Serotonin transporter-linked promoter region polymorphism and personality traits in a Japanese population

Tadashi Umekage, Mamoru Tochigi, Tetsuya Marui, Chieko Kato, Hiroyuki Hibino, Toshiyuki Otani, Kazuhisa Kohda, Nobumasa Kato, Tsukasa Sasaki

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25 Citations (Scopus)

Abstract

Serotonin transporter gene may play a critical role in a regulation of mood and other aspects of mental status. A large number of association studies have investigated a correlation between the polymorphism in the serotonin transporter-linked promoter region (5-HTTLPR) and anxiety-related personality traits. The results, however, have been inconsistent. Heterogeneity of subjects regarding gender, occupation, social-class and other environmental factors, in addition to effects of other genes, might have confounded the results. Here, we studied an association between the 5-HTTLPR polymorphism and personality traits in primarily female (78%) healthy subjects (n=244), who had homogeneous backgrounds regarding ethnicity (Japanese) and occupation. Personality traits of the subjects were assessed with the revised NEO Personality Inventory. No significant association was observed between the polymorphism and neuroticism or other personality traits, in all subjects, all females (n=190) or female nurses (n=159). Thus, our findings provided no evidence for an association between the 5-HTTLPR polymorphism and anxiety-related or other personality traits.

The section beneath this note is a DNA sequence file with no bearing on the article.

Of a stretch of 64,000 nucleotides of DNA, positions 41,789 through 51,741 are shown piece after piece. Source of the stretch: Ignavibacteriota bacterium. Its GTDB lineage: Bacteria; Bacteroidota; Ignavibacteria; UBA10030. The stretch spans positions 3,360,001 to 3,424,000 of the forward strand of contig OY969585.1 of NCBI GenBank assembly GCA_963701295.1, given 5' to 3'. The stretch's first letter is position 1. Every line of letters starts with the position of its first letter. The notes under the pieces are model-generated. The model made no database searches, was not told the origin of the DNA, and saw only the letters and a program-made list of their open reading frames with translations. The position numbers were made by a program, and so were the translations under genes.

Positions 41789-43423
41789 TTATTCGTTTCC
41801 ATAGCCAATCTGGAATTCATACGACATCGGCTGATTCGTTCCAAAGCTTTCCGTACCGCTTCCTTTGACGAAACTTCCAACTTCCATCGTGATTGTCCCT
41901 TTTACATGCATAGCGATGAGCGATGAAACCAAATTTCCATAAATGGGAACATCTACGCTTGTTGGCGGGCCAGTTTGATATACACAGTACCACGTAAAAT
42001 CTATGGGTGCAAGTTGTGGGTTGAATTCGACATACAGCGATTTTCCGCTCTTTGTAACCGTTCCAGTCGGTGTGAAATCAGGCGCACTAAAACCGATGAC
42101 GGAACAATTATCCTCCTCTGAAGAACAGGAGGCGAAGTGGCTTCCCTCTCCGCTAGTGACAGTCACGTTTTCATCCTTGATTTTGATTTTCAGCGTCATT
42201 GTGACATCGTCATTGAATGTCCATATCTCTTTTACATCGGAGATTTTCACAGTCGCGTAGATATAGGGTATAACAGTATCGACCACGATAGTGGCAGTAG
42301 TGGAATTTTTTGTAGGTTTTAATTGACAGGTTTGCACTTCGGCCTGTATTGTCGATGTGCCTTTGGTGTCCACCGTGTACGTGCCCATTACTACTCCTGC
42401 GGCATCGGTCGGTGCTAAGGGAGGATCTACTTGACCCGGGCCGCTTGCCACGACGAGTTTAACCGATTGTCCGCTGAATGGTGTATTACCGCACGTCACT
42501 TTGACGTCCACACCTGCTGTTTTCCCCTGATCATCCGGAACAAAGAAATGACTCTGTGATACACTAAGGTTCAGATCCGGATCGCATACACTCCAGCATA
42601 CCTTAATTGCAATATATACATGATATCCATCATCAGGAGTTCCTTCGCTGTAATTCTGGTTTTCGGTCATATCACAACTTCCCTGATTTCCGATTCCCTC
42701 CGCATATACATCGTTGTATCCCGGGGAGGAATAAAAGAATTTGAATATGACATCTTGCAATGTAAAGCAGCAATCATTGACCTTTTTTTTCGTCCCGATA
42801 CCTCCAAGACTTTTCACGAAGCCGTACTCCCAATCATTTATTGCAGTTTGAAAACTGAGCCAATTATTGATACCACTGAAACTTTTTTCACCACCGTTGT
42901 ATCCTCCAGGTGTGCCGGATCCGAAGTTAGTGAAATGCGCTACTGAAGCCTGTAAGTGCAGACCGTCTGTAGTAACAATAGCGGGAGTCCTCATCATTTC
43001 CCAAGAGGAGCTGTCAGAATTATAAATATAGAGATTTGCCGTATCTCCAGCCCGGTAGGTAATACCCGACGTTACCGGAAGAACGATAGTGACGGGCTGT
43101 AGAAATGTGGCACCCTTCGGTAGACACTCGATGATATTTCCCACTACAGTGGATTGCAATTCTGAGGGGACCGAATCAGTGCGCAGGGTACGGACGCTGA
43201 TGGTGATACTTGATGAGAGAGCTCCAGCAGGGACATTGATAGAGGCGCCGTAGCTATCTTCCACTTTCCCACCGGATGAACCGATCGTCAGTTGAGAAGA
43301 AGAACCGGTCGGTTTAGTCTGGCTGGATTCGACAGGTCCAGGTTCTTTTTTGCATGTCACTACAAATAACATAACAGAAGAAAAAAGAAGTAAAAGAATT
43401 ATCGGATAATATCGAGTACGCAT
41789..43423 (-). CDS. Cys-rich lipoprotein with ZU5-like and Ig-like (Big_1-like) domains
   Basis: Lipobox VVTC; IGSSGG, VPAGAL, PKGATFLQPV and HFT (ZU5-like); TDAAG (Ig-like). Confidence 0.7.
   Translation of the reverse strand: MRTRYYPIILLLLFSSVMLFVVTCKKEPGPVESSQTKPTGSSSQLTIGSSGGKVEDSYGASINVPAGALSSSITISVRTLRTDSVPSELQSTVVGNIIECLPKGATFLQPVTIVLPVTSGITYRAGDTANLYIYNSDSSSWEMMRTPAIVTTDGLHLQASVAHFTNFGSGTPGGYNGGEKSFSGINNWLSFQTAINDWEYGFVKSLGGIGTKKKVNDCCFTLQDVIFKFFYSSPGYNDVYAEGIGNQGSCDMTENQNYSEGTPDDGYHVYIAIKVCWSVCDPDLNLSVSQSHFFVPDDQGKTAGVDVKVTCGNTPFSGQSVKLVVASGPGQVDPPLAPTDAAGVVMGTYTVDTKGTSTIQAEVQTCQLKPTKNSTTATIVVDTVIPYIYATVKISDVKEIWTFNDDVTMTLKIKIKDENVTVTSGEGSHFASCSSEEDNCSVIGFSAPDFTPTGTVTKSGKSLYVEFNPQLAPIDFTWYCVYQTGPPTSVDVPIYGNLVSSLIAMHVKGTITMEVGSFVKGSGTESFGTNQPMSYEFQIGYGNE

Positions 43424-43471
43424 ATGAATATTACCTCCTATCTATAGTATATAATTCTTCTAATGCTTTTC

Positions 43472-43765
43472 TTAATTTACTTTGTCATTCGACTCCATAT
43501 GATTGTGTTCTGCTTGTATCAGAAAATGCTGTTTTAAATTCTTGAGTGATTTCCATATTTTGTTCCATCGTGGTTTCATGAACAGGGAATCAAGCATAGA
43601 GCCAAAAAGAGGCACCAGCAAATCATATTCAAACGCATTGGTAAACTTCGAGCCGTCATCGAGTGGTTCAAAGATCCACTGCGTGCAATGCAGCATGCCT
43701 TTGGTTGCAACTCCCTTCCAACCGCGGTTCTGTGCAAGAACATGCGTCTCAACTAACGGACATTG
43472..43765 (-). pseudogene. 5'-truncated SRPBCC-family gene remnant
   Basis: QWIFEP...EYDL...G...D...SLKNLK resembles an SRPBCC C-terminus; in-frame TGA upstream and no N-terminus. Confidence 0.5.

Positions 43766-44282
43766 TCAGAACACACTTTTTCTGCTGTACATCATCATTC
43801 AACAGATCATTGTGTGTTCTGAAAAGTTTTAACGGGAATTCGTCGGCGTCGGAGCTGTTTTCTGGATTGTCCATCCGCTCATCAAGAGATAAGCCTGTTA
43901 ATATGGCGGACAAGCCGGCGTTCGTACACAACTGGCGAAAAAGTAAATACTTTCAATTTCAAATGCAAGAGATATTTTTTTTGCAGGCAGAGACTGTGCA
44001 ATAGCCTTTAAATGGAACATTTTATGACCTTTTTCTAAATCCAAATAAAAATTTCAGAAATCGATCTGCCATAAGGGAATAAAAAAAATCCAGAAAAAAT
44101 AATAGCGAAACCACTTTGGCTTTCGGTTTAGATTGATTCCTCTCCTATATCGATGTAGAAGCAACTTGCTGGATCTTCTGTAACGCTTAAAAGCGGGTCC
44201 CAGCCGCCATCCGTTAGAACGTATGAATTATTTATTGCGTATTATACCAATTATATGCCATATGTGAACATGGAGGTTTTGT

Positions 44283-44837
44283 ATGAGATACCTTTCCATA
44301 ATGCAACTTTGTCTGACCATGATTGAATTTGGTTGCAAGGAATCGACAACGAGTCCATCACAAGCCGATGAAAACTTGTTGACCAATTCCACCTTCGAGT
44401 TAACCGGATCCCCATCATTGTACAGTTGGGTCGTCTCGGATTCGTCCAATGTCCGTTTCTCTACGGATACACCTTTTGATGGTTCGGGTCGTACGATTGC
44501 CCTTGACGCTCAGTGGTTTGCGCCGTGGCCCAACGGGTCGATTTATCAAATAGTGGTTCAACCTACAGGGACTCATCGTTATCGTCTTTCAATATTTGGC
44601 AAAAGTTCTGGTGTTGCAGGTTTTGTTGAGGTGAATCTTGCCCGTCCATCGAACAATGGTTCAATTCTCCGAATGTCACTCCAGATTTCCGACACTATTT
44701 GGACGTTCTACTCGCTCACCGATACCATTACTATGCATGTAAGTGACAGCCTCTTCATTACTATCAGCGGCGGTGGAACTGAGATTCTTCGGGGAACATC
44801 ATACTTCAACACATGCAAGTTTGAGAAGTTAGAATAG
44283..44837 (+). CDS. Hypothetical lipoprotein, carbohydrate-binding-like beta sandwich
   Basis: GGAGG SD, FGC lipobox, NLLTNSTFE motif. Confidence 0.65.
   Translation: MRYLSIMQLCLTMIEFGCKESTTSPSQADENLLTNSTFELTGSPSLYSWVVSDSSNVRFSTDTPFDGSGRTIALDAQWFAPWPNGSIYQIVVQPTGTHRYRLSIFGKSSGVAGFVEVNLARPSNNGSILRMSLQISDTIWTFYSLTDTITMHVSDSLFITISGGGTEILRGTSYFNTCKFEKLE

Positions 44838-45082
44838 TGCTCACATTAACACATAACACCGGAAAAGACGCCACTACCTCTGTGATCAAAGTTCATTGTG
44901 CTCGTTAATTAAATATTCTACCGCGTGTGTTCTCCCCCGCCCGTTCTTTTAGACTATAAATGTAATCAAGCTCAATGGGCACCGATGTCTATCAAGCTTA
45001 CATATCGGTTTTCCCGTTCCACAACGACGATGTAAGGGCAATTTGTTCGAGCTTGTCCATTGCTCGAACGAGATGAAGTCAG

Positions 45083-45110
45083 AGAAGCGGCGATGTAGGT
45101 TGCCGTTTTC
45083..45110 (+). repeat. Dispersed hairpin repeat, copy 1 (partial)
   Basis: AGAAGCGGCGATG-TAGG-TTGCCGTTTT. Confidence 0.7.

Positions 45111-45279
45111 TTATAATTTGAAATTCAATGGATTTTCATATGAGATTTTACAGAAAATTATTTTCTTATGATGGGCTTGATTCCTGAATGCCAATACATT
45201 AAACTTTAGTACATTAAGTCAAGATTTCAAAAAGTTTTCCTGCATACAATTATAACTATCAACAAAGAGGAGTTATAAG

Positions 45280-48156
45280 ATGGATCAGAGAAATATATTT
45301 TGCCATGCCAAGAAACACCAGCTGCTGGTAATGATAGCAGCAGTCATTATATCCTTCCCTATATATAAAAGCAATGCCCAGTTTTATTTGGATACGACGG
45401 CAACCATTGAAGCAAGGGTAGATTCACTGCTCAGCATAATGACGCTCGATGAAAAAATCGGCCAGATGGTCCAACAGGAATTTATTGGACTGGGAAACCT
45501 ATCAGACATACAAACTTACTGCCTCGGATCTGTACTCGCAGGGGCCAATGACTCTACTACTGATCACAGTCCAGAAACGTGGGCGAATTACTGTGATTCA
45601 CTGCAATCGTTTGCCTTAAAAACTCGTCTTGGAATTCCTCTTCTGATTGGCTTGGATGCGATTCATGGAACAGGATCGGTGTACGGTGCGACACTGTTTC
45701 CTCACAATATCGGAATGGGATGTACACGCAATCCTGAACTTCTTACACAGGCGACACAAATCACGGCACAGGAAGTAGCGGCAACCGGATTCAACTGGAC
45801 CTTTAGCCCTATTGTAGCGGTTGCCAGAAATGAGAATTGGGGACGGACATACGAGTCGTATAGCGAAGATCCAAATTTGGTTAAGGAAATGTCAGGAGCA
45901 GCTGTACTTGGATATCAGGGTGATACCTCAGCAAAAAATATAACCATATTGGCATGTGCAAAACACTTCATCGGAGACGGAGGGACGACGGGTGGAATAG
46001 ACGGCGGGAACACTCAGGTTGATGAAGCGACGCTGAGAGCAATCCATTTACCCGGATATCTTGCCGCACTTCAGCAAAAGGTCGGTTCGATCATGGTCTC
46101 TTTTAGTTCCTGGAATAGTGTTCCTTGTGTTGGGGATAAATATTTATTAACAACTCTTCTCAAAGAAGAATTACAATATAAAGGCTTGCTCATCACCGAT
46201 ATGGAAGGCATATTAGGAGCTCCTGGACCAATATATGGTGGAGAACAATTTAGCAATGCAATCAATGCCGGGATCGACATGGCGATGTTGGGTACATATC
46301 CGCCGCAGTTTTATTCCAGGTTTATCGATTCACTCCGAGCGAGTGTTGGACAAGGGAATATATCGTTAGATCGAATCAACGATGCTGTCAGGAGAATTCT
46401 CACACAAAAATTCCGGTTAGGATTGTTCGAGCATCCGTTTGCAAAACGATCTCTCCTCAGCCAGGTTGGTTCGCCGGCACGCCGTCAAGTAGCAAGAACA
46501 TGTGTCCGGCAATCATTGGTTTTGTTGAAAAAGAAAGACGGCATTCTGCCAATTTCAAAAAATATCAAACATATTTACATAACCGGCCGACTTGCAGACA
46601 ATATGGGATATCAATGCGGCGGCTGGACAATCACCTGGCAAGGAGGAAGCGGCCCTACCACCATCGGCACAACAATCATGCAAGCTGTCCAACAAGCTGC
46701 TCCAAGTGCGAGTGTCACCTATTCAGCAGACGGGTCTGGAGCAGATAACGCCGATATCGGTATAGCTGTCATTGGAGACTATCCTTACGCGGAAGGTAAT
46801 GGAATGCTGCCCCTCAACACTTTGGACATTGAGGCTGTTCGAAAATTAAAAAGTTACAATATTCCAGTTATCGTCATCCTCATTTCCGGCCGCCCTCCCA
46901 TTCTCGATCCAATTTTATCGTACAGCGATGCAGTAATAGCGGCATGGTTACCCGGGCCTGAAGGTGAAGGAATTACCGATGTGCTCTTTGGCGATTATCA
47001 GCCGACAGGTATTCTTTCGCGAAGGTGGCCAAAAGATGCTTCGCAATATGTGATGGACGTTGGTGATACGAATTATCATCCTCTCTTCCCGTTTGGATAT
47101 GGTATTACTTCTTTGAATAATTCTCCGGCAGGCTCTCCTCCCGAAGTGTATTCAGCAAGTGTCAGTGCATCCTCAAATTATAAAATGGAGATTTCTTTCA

Original languageEnglish
Pages (from-to)13-16
Number of pages4
JournalNeuroscience Letters
Volume337
Issue number1
DOIs
Publication statusPublished - 2003 Jan 30

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Keywords

  • Association study
  • Environment
  • Genotype
  • NEO Five-Factor Inventory (NEO-PI-R)
  • Personality
  • Serotonin transporter-linked promoter region (5-HTTLPR)

ASJC Scopus subject areas

  • Neuroscience(all)

Cite this

Umekage, T., Tochigi, M., Marui, T., Kato, C., Hibino, H., Otani, T., Kohda, K., Kato, N., & Sasaki, T. (2003). Serotonin transporter-linked promoter region polymorphism and personality traits in a Japanese population. Neuroscience Letters, 337(1), 13-16. https://doi.org/10.1016/S0304-3940(02)01291-0